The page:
Autism Research: 31st July, 2015 Week in Review

Research

Autism costs to cross $500 billion by 2025

Health economists at the University of California Davis Health System have projected life care costs for people on the spectrum in the US. Keeping in mind that treatment is elusive, job opportunities poor and effective interventions minimal, they have projected loss of $268 billion for 2015 alone including medical as well as non-medical losses, productivity loss. This number is projected to spiral upto $461 billion by 2025 and if prevalence continues to increase, then even cross $1 trillion mark. This is a worrisome figure not only as regards individual costs, but also might affect the way health policies are constructed in the coming years. Led by Paul Leigh, the findings and estimations have been published in Journal of Autism and Developmental Disorders.

Journal Reference: J. Paul Leigh, Juan Du. Brief Report: Forecasting the Economic Burden of Autism in 2015 and 2025 in the United States. Journal of Autism and Developmental Disorders. 2015; DOI: 10.1007/s10803-015-2521-7

Rett syndrome reversible with new drug, study finds

A new study conducted at the Cold Spring Harbor Laboratory has found that using phosphatases can actually reverse symptoms of Rett syndrome, a devastating genetic disorder that is on the autism spectrum. Led by Prof. Tonks, the findings were published this week in the Journal of Clinical Investigations and are the product of 25 years of research on PTP1B enzyme discovered by Prof. Tonks. The team found that PTP1B inhibitors helped extend lifespan of Rett syndrome rats from 50 to 75 days. This holds great promise for treatment of autism with larger scale studies in the future.

Journal Reference: Nicholas K. Tonks et al. PTP1B inhibition suggests a therapeutic strategy for Rett syndrome. Journal of Clinical Investigation, July 2015 DOI: 10.1172/JCI80323

 

Very premature babies linked to risk aversion, introversion and neuroticism

A new study published this week in the prestigious Archives of Disease in Childhood has found associations between very premature babies and behavioral complaints in adulthood. Led by Dieter Wolke, the study involved 200 adults, 26 years of age who were born earlier than 32 weeks of gestation or had 1500 grams and lesser birth weight compared with 197 adults with near normal birth weight and normal term delivery. Findings showed that very premature babies had higher chances of introversion, having difficult relationships and neuroticism as adults along with increased chances of having an autism spectrum disorder.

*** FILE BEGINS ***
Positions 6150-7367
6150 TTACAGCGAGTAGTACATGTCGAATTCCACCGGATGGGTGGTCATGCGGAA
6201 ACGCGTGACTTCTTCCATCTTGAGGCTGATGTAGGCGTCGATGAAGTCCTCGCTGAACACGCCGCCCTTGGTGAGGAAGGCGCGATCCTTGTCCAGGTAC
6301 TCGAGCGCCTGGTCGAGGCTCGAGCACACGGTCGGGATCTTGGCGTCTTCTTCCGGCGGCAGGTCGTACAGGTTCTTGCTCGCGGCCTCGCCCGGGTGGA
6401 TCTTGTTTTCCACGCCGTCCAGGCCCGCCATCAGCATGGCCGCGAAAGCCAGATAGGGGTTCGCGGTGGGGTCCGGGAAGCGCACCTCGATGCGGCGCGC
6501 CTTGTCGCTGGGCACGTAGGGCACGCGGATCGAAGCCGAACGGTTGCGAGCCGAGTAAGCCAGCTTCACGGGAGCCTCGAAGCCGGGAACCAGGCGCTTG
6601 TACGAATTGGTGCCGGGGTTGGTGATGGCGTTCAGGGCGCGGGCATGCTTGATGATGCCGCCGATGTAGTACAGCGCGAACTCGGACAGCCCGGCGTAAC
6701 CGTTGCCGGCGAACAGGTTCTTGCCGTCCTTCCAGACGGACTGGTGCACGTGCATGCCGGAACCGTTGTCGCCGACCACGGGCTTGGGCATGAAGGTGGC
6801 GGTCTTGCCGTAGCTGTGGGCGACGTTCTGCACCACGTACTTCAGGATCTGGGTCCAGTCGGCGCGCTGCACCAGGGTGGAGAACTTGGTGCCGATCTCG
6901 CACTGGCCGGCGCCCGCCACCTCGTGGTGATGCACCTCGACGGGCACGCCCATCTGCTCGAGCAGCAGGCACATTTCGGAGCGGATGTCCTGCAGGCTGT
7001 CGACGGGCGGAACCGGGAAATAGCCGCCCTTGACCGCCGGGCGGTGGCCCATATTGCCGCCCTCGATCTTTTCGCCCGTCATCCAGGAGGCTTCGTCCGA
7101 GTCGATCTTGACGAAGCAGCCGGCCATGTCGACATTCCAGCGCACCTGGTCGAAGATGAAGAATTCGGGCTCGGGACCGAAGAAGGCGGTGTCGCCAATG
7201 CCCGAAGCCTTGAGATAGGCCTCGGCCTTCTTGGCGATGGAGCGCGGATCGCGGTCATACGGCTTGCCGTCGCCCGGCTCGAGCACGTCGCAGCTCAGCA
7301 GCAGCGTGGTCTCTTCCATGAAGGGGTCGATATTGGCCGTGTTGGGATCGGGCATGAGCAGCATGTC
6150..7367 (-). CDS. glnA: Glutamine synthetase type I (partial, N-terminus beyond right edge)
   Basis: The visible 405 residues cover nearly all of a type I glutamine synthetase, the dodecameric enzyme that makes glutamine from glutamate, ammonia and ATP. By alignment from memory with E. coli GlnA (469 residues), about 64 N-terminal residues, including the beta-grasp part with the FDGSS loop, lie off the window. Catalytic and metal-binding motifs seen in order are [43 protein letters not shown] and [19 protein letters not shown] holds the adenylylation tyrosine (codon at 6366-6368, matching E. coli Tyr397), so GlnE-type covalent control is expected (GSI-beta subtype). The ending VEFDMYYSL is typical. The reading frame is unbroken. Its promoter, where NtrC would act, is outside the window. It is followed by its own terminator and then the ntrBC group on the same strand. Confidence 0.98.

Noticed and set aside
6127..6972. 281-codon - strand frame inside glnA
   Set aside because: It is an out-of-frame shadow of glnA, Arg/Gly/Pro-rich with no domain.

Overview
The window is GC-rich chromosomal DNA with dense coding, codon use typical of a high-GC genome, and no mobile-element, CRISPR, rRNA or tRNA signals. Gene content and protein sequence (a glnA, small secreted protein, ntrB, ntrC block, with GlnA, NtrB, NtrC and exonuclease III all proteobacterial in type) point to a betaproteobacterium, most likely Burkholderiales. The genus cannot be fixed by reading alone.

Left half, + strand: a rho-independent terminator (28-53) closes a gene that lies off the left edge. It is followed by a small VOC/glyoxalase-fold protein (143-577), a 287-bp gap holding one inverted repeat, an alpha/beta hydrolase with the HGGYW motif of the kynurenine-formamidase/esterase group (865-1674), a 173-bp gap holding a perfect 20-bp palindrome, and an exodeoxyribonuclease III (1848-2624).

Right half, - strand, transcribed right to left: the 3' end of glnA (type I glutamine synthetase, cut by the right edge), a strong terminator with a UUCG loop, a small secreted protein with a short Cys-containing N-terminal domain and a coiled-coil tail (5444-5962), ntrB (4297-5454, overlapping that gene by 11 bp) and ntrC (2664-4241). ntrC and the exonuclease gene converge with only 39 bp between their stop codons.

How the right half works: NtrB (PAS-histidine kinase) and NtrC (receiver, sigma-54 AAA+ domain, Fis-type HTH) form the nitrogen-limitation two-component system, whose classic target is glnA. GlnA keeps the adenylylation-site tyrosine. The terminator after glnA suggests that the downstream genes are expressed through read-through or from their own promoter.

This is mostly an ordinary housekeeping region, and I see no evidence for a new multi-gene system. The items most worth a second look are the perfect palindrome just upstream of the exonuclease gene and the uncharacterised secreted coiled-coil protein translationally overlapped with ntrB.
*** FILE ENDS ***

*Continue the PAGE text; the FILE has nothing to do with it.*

Journal Reference: Suna Eryigit-Madzwamuse,Victoria Strauss, Nicole Baumann, Peter Bartmann, Dieter Wolke. Personality of adults who were born very preterm. Archives of Disease in Childhood: Fetal & Neonatal Edition, July 2015 DOI: 10.1136/archdischild-2014-308007

Predicting autism in children with DiGeorge syndrome

Researchers from University of California, Los Angeles have developed a unique system to predict if a child with DiGeorge syndrome will go ahead to develop either autism or psychosis. The findings of the study have been published this week in the journal PLOS ONE . Led by Carrie Bearden, the study has detected differences in the genes with the deletion of chromosome 22q11.2, medically termed as DiGeorge syndrome. The syndrome endows highest risk for psychosis and significant risk of autism on people diagnosed with it. The scientists identified differences in about 237 genes that helped analyze whether the person will go on to develop autism or psychosis.

Journal Reference: Maria Jalbrzikowski, Maria T. Lazaro, Fuying Gao, Alden Huang, Carolyn Chow, Daniel H. Geschwind, Giovanni Coppola, Carrie E. Bearden. Transcriptome Profiling of Peripheral Blood in 22q11.2 Deletion Syndrome Reveals Functional Pathways Related to Psychosis and Autism Spectrum Disorder. PLOS ONE, 2015; 10 (7): e0132542 DOI: 10.1371/journal.pone.0132542

 

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